Contribution of cassava and cassava-based products to food and nutrition security in Migori County, Kenya
The promotion of cassava as a staple and food security crop is widespread in Africa, Kenya included. Overreliance on cassava as a sole energy provider could lead to malnutrition. Consumption of high hydro-cyanide levels from cassava products could lead to health complications for consumers. This study sought to establish the contribution of cassava consumption to nutrition in Migori County. A cross-sectional survey was carried out and data collected on households’ cassava production and consumption practices. Two hundred and fifty-three households were randomly selected and household farming heads interviewed in West Kanyamkago, Orango Central and Kamgundho locations as areas where cassava is predominantly grown. Seven cassava flour samples of different cassava varieties grown in the area were obtained from farmers. Analyses were done to determine the moisture, cyanide and protein contents on flour and cooked stiff porridge (ugali). Results indicated that 99.1% of the households were farming. They highly depended on sale of farm and livestock produce as income. Ninety four percent of the households consumed cassava, of which 88.4% produced cassava on their farms. The most preferred cassava variety was ‘Rateng’. The main cassava products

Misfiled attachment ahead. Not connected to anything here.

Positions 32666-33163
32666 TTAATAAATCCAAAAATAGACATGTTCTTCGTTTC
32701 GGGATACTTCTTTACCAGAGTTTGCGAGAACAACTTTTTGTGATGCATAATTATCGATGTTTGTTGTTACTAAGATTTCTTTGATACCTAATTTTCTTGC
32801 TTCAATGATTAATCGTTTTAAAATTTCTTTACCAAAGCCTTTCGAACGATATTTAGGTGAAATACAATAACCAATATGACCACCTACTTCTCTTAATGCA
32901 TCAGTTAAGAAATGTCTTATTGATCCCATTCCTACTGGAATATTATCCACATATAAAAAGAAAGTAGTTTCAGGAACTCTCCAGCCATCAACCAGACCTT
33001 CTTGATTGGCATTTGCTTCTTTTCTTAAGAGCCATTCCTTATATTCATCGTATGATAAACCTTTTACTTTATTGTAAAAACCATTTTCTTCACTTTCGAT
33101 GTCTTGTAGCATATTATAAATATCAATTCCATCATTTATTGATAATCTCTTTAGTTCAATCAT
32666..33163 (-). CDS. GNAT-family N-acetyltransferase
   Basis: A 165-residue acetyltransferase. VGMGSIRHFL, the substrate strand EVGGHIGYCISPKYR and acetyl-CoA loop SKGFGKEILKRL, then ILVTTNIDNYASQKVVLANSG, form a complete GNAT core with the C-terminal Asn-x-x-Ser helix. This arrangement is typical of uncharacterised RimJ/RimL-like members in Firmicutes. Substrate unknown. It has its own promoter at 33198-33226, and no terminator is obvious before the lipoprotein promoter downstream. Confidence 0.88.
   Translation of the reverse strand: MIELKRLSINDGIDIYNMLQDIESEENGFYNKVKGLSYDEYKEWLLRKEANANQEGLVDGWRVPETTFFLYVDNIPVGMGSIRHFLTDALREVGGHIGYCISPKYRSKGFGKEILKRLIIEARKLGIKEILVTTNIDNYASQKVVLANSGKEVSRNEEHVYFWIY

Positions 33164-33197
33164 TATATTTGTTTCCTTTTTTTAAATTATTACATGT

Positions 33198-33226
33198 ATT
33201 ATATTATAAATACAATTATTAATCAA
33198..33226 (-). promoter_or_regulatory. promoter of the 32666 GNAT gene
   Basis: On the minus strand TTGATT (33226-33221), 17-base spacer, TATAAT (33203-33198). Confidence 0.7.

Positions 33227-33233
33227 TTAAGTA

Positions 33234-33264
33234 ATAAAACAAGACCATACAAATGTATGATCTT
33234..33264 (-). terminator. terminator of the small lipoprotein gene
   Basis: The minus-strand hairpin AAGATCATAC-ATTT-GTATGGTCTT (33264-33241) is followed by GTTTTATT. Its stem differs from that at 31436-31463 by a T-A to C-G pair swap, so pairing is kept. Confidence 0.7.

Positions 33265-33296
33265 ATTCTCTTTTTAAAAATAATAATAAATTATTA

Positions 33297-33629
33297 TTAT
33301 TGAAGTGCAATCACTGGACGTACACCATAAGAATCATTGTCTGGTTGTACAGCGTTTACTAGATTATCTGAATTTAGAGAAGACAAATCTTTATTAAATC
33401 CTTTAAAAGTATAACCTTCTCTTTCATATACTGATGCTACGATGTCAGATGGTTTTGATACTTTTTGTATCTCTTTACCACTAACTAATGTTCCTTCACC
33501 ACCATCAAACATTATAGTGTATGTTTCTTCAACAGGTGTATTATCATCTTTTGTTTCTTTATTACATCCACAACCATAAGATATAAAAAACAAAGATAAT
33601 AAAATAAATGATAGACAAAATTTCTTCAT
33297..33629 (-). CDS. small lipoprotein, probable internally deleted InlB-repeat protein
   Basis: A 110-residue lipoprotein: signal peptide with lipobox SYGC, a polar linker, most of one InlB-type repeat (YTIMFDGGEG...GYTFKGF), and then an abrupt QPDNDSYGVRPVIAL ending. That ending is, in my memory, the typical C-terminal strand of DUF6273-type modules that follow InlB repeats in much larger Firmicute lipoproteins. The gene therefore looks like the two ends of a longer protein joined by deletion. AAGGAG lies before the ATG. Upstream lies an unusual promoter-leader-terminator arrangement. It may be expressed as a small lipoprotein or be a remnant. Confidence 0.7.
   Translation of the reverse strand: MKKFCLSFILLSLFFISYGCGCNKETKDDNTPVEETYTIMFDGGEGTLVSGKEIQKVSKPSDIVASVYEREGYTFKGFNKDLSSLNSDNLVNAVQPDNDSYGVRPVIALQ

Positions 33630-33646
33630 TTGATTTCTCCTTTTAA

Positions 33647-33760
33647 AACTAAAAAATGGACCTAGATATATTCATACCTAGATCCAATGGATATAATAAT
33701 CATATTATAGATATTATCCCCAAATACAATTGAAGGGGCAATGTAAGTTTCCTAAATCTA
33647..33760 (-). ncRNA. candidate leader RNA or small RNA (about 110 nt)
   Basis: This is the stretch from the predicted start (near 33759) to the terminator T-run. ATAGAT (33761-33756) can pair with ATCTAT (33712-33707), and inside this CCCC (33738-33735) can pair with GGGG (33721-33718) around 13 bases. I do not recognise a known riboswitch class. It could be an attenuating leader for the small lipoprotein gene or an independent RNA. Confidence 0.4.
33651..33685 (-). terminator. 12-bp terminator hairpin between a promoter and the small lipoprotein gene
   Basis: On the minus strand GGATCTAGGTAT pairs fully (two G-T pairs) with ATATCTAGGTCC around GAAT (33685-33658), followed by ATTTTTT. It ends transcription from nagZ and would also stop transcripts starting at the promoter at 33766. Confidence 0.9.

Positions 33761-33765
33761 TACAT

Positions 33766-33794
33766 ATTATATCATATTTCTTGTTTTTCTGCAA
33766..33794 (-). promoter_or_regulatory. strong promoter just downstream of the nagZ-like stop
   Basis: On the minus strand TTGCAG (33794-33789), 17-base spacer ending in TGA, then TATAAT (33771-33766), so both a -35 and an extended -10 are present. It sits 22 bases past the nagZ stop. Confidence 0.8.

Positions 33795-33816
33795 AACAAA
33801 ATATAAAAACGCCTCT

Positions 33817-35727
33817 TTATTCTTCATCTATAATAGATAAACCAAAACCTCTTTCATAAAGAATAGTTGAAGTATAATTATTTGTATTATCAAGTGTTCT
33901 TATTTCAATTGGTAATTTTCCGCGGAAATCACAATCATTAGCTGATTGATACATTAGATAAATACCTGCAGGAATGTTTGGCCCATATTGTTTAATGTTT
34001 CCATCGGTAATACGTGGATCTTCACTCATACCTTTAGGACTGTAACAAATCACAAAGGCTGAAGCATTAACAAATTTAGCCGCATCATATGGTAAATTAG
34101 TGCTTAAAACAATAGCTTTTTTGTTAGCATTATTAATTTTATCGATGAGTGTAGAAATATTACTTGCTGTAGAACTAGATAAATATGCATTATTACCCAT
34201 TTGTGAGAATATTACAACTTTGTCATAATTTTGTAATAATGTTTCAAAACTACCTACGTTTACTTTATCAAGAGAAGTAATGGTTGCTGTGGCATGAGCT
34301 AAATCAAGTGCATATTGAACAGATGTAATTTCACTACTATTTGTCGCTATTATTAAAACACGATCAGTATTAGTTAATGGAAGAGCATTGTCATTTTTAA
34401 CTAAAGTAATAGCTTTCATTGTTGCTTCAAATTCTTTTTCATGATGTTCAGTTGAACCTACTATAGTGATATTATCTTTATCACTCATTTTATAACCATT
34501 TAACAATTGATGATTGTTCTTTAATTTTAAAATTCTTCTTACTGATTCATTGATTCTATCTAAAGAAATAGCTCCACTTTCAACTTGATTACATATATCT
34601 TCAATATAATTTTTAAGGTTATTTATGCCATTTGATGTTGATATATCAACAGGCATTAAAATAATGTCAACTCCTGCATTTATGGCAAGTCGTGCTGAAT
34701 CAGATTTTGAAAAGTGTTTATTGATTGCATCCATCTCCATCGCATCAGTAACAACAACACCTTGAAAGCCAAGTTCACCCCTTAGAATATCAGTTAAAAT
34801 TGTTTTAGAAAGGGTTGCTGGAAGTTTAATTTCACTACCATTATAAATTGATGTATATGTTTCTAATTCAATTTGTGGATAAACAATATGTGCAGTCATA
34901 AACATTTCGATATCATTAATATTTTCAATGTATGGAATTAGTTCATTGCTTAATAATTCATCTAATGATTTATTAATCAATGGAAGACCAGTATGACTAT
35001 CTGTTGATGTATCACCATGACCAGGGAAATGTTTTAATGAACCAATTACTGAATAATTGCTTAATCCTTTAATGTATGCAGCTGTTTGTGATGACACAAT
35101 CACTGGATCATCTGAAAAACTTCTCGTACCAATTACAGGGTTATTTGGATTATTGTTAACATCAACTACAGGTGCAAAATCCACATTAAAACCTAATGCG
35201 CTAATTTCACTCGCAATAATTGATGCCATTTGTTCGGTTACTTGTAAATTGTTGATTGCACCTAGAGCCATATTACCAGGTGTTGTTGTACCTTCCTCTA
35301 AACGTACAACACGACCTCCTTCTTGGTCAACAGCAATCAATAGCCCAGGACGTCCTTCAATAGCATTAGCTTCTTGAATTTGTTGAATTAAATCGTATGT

consumed were ugali (stiff porridge) and porridge. Majority of the households (95%) never consumed cassava leaves and were not aware that cassava leaves could be consumed. The cyanide level on average on dry flours was 53.23 mg/kg while on consumed cooked ugali was 13.44 mg/kg. These levels were above the maximum limit of 10 mg/kg recommended by WHO. Low average protein levels of <0.5 g/100 g were observed in the cooked ugali. This could pose a danger of protein energy malnutrition if no other sources are consumed by the household members. Cassava farming households in the study area require support to promote growth of low cyanide varieties in order to reduce intake.
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